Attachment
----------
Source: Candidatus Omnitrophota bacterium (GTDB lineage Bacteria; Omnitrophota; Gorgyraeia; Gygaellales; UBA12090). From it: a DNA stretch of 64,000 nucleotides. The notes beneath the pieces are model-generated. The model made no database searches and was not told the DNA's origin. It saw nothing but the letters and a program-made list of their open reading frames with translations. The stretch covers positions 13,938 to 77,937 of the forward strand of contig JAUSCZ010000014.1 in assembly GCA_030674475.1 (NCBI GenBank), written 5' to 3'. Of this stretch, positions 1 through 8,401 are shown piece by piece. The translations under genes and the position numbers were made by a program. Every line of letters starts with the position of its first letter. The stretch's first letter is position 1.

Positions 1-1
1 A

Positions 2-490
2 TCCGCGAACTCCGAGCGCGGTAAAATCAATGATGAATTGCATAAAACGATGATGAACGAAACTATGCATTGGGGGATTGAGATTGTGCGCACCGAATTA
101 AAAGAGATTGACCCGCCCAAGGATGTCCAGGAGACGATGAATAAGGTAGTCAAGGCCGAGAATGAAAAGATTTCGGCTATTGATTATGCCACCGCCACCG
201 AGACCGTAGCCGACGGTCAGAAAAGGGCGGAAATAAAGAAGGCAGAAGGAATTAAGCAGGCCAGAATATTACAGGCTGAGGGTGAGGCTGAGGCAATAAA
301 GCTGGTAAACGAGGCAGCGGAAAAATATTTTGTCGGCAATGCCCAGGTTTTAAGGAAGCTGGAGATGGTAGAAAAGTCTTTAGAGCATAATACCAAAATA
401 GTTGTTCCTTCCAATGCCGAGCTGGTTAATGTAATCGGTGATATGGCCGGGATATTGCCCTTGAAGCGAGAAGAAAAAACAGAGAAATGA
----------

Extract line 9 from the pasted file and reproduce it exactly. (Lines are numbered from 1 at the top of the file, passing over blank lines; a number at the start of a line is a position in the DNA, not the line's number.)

401 GTTGTTCCTTCCAATGCCGAGCTGGTTAATGTAATCGGTGATATGGCCGGGATATTGCCCTTGAAGCGAGAAGAAAAAACAGAGAAATGA